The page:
Mindfulness Techniques for Anger, Anxiety, and Depression

mindfulness techniques for depressionMindfulness has been extremely successful when applied to a range of different people that suffer from a variety of mental health problems. It has been discovered that a person can be treated for anger, anxiety, and depression with mindfulness techniques. These techniques seem to be especially beneficial for helping to regulate emotions and learning to cope and manage them.

Helping Depression With Mindfulness Techniques

Depression is one mental health issue that is being helped more and more with mindfulness techniques. This type of treatment for depression tends to help reduce symptoms of depression and even helps to lower the risk of any relapse for many people. There are three key things that help make mindfulness very effective when treating depression:

  • People who learn to use mindfulness techniques learn how to live in the present moment. This, in turn, helps them to take time out to pause and notice their thoughts and how they are feeling at that very moment. They then can pick a response that isn’t just based on those emotions.
  • Using mindfulness techniques also enables people to be present with other people. This means that they will be much more aware of how their relationship is with other people. It helps them to acknowledge their own issues with communicating and learn how to relate better to others.
  • Using mindfulness techniques can help teach people that it’s perfectly fine to say no to other people. It can help them balance their own lives and can help them to increase their self-confidence.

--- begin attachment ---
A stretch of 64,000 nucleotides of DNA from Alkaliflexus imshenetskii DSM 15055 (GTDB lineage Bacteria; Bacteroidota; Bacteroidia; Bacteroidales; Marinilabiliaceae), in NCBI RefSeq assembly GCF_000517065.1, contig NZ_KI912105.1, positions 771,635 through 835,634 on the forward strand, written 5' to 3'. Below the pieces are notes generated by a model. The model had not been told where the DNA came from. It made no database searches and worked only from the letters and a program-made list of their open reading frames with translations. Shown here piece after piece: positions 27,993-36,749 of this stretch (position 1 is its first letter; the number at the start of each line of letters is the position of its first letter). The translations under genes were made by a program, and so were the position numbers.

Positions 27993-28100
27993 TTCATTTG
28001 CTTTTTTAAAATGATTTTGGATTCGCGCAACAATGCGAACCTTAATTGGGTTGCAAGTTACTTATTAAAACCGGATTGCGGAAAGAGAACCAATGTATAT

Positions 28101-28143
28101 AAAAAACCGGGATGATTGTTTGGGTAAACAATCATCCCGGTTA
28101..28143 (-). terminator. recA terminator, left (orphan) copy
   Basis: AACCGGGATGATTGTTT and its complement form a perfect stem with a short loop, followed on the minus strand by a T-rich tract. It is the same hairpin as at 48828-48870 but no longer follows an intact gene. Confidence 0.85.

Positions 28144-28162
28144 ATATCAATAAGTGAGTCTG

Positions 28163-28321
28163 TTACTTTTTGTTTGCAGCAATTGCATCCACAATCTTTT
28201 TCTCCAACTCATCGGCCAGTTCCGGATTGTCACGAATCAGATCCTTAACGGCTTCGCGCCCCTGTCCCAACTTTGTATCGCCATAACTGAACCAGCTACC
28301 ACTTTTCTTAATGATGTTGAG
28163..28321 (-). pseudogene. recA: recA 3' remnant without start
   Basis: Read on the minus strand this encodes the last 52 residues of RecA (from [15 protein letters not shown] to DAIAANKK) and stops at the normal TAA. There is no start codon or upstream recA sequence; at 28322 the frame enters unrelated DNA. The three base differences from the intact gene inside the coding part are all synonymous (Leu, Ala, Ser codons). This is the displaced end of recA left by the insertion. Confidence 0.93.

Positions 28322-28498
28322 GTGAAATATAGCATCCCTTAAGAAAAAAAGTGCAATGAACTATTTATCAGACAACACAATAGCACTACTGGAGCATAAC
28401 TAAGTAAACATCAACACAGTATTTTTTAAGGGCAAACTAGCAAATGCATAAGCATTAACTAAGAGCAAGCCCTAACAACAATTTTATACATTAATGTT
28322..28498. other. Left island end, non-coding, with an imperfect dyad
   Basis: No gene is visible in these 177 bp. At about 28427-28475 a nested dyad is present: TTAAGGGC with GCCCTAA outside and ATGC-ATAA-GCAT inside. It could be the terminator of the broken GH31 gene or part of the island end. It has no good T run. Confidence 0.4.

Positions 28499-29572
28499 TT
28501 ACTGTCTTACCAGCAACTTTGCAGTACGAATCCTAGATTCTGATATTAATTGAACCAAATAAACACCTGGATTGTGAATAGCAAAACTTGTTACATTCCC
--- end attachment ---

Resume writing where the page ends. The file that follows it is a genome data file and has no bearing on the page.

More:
Below is just a sample of one of the mindfulness techniques that one can use to help them deal with depression. To do this exercise you will need a bell or chime that is on a timer. You can find audio clips online that are specifically designed for this kind of exercise:

  1. Start off by focusing on breathing but don’t try to change it.
  2. Take time to notice thoughts, emotions, or even sensations you might have while you are focusing on your breathing.
  3. Try to imagine that you see three boxes. Label one “thoughts”, another one “emotions”, and the third one “sensations”.
  4. Now, continue focusing on breathing and continue to pay attention to anything that pops up while focusing on your breathing.
  5. Try to identify these different things and then put them in the appropriate boxes that you created in your mind.
  6. Clear your mind by putting all thoughts, emotions, and sensations in the boxes you labeled. Continue doing this until you hear the sound of the chime or bell.

By using this as one of your mindfulness techniques will help you clear your mind and can help you to not worry about the future or the past. It is something that will help you focus on the present more clearly.

Help to Cope With Anger Using Mindfulness Techniques

You can put mindfulness techniques to really good use for anyone who might suffer from chronic or acute anger issues. Anger is one of the strongest emotions we have and can get out of hand for some people who don’t know how to control it. Mindfulness techniques for many people can teach them to learn how to defuse their anger before it gets totally out of control. If you have issues with anger you might want to try the following mindfulness technique:

  1. Find a comfortable place to sit and when you sit down make sure to notice how your body feels when it touches the area you’re sitting on.
  2. Take in a few deep breaths and fill up your lungs and then exhale fast.
  3. Next, try to think about the last time you felt angry. Let yourself experience this anger that you felt at that time.
  4. Let go of any of the guilty or sad feelings that might come up when you remember this angry moment.
  5. Now make sure to try and turn attention to how you might be feeling the anger in your entire body. Try to notice if there are any parts of your body that might be creating the angry feeling. What are the sensations? Are you cold or hot? What is the intensity of the reactions and do they seem to change when you actually observe them.